Review Article

Governance, democracy and accountability from a network governance perspective within the city of Ekurhuleni

Jerome J. Patience, Danielle Nel
Africa’s Public Service Delivery & Performance Review | Vol 10, No 1 | a554 | DOI: https://doi.org/10.4102/apsdpr.v10i1.554 | © 2022 Jerome J. Patience, Danielle Nel | This work is licensed under CC Attribution 4.0
Submitted: 09 April 2021 | Published: 28 February 2022

About the author(s)

Jerome J. Patience, School of Public Management, Governance and Public Policy, College of Business and Economics, University of Johannesburg, Johannesburg, South Africa
Danielle Nel, School of Public Management, Governance and Public Policy, College of Business and Economics, University of Johannesburg, Johannesburg, South Africa


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Abstract

Background: Local government as the sphere of government that directly impacts the lives of communities must create a milieu of interacting with communities in terms of planning, execution and the monitoring and evaluation of the success or failure of its programmes. Local government has a moral and a legislative duty to involve communities thereby extending and deepening democratic and accountable government processes.

Aim: This study aimed to analyse how democratic and accountable governance can assist in creating sustainable processes of involvement of its communities. Local government is government’s main contributor to the socio-economic growth and development, not only of a country but more so, its people. The article emphasises improvement in the current processes of community involvement in strategic planning and the execution of such plans in general and at the city of Ekurhuleni (COE) in particular. It further aims to indicate to the city that its processes are not taking into account communities’ feelings of self-worth, humanity and identity.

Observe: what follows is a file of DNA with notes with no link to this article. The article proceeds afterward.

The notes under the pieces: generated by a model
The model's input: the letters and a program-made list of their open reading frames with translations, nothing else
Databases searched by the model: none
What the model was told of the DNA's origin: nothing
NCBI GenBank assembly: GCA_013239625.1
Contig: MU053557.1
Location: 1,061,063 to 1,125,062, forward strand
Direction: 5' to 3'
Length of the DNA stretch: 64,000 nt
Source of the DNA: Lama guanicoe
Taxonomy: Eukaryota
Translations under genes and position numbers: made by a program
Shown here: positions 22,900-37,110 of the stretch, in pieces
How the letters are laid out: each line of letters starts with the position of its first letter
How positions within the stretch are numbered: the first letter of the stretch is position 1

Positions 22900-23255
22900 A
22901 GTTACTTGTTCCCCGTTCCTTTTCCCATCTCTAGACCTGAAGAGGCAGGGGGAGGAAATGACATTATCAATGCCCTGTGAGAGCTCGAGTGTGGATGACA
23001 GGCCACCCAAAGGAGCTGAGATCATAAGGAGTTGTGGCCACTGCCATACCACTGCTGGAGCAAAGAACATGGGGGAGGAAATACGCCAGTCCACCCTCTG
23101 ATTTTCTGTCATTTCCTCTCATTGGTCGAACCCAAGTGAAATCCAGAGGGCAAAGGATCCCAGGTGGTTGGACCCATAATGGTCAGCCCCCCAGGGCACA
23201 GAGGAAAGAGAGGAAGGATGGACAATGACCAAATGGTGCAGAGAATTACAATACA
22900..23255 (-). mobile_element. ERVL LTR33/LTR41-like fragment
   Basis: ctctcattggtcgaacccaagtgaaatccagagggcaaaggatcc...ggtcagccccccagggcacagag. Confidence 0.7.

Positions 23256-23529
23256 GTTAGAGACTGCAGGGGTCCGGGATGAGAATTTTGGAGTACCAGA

Setting: Within the COE, situated in the Gauteng province of South Africa (SA).

Methods: The study followed a qualitative approach in terms of the interpretative phenomenological analysis (IPA) and the network governance theory served as the theoretical framework.

Results: The findings indicate that communities and community bodies who are to serve as actors in collaboration with the city in their planning and execution processes experience alienation from council, councillors and even ward committees and their members. Community actors are of the opinion that councillors only know them during their election campaigns, and when elections have come and gone, councillors are gone as well.

Conclusion: Recommendations include that when dealing with community affairs there should be no political party affiliation and that councillors must know that communication is a two-way tool that should benefit all parties. Councillors are to commit themselves to the improvement of community members’ lives and socio-economic upliftment.


Keywords

public participation; democracy; accountability; governance; interpretative phenomenological analysis; feelings; identity; humanity; service delivery

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